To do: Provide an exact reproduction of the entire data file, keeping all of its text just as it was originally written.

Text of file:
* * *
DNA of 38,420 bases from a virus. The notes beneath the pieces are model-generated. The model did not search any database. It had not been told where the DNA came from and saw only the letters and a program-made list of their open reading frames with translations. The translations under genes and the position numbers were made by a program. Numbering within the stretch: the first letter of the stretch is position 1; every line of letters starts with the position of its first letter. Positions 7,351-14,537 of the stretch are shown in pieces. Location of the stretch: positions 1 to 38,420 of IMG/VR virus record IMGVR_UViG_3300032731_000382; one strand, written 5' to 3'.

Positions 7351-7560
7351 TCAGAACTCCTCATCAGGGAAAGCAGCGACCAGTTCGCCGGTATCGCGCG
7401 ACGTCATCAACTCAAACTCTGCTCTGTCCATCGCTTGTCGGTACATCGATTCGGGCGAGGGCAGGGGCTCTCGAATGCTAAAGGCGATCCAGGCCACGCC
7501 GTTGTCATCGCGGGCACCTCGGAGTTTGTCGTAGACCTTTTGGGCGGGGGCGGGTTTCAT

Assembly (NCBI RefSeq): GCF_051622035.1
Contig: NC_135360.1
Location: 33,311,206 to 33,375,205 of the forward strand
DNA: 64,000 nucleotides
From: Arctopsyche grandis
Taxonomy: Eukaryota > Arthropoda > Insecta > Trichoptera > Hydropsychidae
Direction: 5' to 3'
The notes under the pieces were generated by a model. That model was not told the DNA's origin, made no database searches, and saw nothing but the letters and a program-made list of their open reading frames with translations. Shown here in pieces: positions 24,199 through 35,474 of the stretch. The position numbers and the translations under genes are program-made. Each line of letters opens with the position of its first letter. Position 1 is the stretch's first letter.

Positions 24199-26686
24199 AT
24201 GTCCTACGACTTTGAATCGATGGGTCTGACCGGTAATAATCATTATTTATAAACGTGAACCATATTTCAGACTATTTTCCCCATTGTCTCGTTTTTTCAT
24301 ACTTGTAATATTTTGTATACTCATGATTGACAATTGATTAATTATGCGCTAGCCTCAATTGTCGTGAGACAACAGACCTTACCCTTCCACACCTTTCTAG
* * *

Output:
DNA of 38,420 bases from a virus. The notes beneath the pieces are model-generated. The model did not search any database. It had not been told where the DNA came from and saw only the letters and a program-made list of their open reading frames with translations. The translations under genes and the position numbers were made by a program. Numbering within the stretch: the first letter of the stretch is position 1; every line of letters starts with the position of its first letter. Positions 7,351-14,537 of the stretch are shown in pieces. Location of the stretch: positions 1 to 38,420 of IMG/VR virus record IMGVR_UViG_3300032731_000382; one strand, written 5' to 3'.

Positions 7351-7560
7351 TCAGAACTCCTCATCAGGGAAAGCAGCGACCAGTTCGCCGGTATCGCGCG
7401 ACGTCATCAACTCAAACTCTGCTCTGTCCATCGCTTGTCGGTACATCGATTCGGGCGAGGGCAGGGGCTCTCGAATGCTAAAGGCGATCCAGGCCACGCC
7501 GTTGTCATCGCGGGCACCTCGGAGTTTGTCGTAGACCTTTTGGGCGGGGGCGGGTTTCAT

Assembly (NCBI RefSeq): GCF_051622035.1
Contig: NC_135360.1
Location: 33,311,206 to 33,375,205 of the forward strand
DNA: 64,000 nucleotides
From: Arctopsyche grandis
Taxonomy: Eukaryota > Arthropoda > Insecta > Trichoptera > Hydropsychidae
Direction: 5' to 3'
The notes under the pieces were generated by a model. That model was not told the DNA's origin, made no database searches, and saw nothing but the letters and a program-made list of their open reading frames with translations. Shown here in pieces: positions 24,199 through 35,474 of the stretch. The position numbers and the translations under genes are program-made. Each line of letters opens with the position of its first letter. Position 1 is the stretch's first letter.

Positions 24199-26686
24199 AT
24201 GTCCTACGACTTTGAATCGATGGGTCTGACCGGTAATAATCATTATTTATAAACGTGAACCATATTTCAGACTATTTTCCCCATTGTCTCGTTTTTTCAT
24301 ACTTGTAATATTTTGTATACTCATGATTGACAATTGATTAATTATGCGCTAGCCTCAATTGTCGTGAGACAACAGACCTTACCCTTCCACACCTTTCTAG